Biopolymer supports for catalytic metal nanoparticles

Rebecca Bamford

Research output: Contribution to conferencePoster


Metal nanoparticle catalysts have offered routes to greener chemical processes through opportunities to improve catalyst activity, selectivity and the necessary reaction conditions. Paramount to their successful use is both the provision of stability to these high surface energy particles, essential in the prevention of agglomeration, and the recovery of these often precious metals at end of life.
In this project, structured biopolymer materials for the support of silver nanoparticles (NPs) were produced from cellulose processed using ionic liquid based systems; with the aim of producing stable, immobilised nanoparticles and facilitating metal recovery. We will show that the dissolution and coagulation of cellulose coupled with the in situ production of Ag NPs can be used to produce materials that can be tailored to specific catalytic applications.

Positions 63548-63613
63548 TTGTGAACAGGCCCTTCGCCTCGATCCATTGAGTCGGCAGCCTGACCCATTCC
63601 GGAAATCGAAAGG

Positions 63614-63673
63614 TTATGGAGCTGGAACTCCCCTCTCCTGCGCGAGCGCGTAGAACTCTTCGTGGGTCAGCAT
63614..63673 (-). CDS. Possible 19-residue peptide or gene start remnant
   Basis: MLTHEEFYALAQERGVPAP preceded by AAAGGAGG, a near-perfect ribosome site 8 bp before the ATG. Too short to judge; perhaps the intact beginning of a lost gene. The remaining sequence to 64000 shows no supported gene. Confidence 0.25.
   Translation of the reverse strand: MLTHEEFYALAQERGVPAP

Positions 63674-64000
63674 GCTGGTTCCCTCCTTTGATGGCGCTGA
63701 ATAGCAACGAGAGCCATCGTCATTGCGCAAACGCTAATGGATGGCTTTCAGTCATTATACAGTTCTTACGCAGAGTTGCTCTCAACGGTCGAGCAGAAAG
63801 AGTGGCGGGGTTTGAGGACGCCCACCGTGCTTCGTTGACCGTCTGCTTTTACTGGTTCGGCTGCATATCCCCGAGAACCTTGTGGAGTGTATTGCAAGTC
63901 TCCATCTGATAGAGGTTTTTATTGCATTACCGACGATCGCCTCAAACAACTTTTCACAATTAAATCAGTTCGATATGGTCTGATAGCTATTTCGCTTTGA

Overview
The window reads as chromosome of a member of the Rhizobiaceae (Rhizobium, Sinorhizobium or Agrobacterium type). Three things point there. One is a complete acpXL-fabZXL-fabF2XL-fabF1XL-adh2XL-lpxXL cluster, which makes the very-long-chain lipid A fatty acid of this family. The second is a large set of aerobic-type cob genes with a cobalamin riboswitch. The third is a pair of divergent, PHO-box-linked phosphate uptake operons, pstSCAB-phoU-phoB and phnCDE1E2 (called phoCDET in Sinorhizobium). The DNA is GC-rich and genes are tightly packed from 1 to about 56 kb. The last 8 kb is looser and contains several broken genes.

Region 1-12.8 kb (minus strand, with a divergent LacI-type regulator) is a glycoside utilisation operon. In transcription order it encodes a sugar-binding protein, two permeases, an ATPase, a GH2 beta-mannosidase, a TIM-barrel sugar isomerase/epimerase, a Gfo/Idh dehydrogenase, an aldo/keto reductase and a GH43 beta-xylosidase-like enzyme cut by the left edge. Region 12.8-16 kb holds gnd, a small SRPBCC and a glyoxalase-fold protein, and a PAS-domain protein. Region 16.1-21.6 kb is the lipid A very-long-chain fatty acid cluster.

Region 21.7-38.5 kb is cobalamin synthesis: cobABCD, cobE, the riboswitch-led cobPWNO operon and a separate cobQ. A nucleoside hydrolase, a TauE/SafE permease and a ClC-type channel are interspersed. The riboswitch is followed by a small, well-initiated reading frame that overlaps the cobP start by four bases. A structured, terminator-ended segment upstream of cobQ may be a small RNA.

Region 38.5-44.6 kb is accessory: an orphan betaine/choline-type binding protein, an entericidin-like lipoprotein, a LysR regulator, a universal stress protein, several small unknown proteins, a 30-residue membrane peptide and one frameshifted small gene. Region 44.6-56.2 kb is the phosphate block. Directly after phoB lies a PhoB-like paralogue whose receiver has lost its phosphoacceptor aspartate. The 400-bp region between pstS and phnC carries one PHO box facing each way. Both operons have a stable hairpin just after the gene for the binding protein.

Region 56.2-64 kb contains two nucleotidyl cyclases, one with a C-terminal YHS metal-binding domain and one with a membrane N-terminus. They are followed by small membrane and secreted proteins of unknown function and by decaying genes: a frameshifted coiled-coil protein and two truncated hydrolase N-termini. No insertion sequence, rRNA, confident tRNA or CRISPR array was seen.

Ag-cellulose catalysts (NPs 4 – 8 nm) were used in a model reaction to demonstrate activity, stability and recyclability. Continuous flow experiments are performed in a novel system where the Ag-cellulose catalyst is supported on a single rod to simulate a channel of a future monolithic system. Conventionally the rod can be a porous ceramic material, here a renewable wood where the Ag-cellulose is integrated with cellulose content of the wood is also considered. Thus, presenting a catalyst system produced from renewable materials with the potential of recovering the metal nanoparticles at the end of life.
Original languageEnglish
Publication statusPublished - 21 Jul 2012
EventGordon Research Conference on Green Chemistry 2012 - Il Ciocco, Barga, Italy
Duration: 21 Jul 201228 Jul 2012


ConferenceGordon Research Conference on Green Chemistry 2012
CityIl Ciocco, Barga


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